The core intervention of interest is antioxidant dietary supplements concomitant with chemotherapy, radiotherapy or other biological therapy for cancer. We are defining antioxidant dietary supplements as orally consumed products with known ability to prevent cellular damage by reacting with oxidising free radicals.40 Antioxidant dietary supplements cover a wide range of substances, including vitamins (eg, vitamin C), minerals (eg, selenium), amino acids (eg, n-acetylcysteine), carotenoids (eg, lycopene), botanicals (eg, polyphenols), and hormones (eg, melatonin). Studies involving intravenous administration of antioxidants in a medical setting (eg, intravenous vitamin C) will be excluded from this scoping review. Oral and intravenous antioxidants are not only processed differently by the body but oral supplements may be taken by patients without direct assistance of medical professionals, and thus, have different clinical and public health implications. Studies involving mushrooms and mushroom products will be excluded because their mechanism is primarily through immunomodulation.41 Studies involving compound herbal formulas will also be excluded due to the potential for multiple mechanisms of activity that confound the research question. Finally, although many foods such as fruits and vegetables are good sources of antioxidants, whole food dietary interventions (eg, changes in food habits) will also be excluded from this scoping review due to the potential for confounding by non-antioxidant dietary components with known activity against cancer (eg, histone deacetylase-inhibition, DNA methylation).42 43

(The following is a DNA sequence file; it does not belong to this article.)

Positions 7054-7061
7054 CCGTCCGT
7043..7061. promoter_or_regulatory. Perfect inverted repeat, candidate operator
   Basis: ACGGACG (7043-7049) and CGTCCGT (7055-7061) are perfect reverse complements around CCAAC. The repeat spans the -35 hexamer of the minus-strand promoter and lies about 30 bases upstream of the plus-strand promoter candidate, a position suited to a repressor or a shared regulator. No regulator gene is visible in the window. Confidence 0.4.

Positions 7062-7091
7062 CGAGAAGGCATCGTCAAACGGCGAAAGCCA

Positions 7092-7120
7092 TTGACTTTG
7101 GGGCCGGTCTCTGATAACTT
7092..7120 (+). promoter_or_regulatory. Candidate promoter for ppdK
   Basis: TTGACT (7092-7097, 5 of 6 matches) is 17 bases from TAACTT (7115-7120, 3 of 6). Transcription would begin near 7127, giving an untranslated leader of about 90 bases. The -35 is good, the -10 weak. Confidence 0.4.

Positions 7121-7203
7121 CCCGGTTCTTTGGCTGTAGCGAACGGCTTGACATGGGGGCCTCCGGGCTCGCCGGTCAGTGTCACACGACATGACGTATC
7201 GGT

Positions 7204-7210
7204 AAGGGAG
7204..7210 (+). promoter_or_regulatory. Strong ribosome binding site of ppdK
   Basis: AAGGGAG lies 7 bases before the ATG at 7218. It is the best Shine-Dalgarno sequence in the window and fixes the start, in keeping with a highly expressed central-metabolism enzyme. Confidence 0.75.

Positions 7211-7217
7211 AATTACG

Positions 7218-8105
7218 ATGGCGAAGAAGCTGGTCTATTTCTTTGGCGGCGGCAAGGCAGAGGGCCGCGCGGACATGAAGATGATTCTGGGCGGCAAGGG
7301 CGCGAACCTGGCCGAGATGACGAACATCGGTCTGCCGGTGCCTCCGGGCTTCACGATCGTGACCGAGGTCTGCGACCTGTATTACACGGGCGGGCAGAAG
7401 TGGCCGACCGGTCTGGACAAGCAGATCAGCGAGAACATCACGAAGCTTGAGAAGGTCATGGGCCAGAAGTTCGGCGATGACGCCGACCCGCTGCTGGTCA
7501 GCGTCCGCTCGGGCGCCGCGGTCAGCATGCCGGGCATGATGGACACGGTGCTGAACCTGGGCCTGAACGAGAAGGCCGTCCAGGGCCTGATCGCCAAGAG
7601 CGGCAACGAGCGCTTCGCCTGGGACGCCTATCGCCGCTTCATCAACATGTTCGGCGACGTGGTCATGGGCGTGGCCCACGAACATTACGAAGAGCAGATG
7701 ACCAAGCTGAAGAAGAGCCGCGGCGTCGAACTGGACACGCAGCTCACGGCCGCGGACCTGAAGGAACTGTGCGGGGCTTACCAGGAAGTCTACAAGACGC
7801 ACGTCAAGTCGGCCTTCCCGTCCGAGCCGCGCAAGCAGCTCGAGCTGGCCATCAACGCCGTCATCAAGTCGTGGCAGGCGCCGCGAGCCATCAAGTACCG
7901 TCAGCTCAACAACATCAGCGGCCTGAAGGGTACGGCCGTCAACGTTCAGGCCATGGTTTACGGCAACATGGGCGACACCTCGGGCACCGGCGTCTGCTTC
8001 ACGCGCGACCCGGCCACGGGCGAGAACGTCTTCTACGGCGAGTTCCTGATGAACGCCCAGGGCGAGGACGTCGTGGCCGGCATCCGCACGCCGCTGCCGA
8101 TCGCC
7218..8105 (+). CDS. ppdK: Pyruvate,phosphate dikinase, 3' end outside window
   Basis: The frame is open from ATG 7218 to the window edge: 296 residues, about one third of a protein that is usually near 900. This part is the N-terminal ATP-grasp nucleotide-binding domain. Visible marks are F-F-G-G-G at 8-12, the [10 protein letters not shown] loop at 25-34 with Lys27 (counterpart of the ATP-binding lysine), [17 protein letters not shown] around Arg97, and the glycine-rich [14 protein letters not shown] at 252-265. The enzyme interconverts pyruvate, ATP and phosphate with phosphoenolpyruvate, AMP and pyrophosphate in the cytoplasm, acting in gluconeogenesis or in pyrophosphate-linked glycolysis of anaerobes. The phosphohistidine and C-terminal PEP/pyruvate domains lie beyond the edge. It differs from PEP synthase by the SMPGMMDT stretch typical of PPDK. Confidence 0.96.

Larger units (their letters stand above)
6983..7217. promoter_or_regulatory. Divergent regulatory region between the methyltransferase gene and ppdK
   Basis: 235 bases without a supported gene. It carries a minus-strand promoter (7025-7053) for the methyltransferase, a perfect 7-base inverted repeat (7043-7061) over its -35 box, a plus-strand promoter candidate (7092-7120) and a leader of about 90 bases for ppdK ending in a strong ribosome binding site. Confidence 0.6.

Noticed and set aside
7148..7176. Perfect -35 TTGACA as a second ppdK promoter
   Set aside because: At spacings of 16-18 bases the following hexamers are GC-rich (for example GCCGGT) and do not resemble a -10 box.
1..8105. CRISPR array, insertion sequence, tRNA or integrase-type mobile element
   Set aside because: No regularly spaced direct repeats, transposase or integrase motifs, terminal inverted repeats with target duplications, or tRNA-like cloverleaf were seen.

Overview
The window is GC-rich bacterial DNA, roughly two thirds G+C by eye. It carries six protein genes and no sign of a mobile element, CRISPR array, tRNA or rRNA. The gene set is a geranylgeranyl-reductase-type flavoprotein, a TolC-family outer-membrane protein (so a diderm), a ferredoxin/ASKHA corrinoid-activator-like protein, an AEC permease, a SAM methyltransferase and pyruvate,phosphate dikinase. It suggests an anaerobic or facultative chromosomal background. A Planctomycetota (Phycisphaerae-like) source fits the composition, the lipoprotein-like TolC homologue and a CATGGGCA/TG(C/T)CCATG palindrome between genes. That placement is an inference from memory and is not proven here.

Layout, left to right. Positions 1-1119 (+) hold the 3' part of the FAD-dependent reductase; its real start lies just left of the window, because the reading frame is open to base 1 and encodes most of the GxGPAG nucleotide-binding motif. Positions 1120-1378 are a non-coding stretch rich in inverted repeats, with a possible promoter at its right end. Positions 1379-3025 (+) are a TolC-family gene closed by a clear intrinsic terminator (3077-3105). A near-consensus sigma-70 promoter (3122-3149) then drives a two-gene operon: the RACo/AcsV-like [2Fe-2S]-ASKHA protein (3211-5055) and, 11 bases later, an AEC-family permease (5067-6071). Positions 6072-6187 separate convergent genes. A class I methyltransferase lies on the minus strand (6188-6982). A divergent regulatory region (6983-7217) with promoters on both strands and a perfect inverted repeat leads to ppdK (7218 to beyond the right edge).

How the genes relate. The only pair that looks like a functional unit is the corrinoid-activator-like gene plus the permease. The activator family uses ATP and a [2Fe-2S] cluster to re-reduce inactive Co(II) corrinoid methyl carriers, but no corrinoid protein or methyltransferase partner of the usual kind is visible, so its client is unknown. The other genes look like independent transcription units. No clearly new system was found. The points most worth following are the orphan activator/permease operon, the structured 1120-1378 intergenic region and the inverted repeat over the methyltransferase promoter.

The core outcomes of interest will consist of (1) therapeutic response to treatment with chemotherapy, radiotherapy or other biological therapy, (2) improvements in chemotherapy-related side effects and quality of life and (3) increases in adverse effects potentially related to antioxidant supplementation. Response to treatment may be measured as mortality or with indicators of morbidity (eg, cancer progression, recurrence). Because it may not be possible to establish whether side effects and other adverse events are more likely related to the cancer treatment or to the supplement use, we will document when adverse events are presented within the reviews as side effects due to either cancer treatment or supplement use, but we will discuss the findings both separately and jointly. We will include outcomes measured at any time point.

Note: The content above has been extracted from a research article, so it may not display correctly.



Q&A
Please log in to submit your questions online.
Your question will be posted on the Bio-101 website. We will send your questions to the authors of this protocol and Bio-protocol community members who are experienced with this method. you will be informed using the email address associated with your Bio-protocol account.



We use cookies on this site to enhance your user experience. By using our website, you are agreeing to allow the storage of cookies on your computer.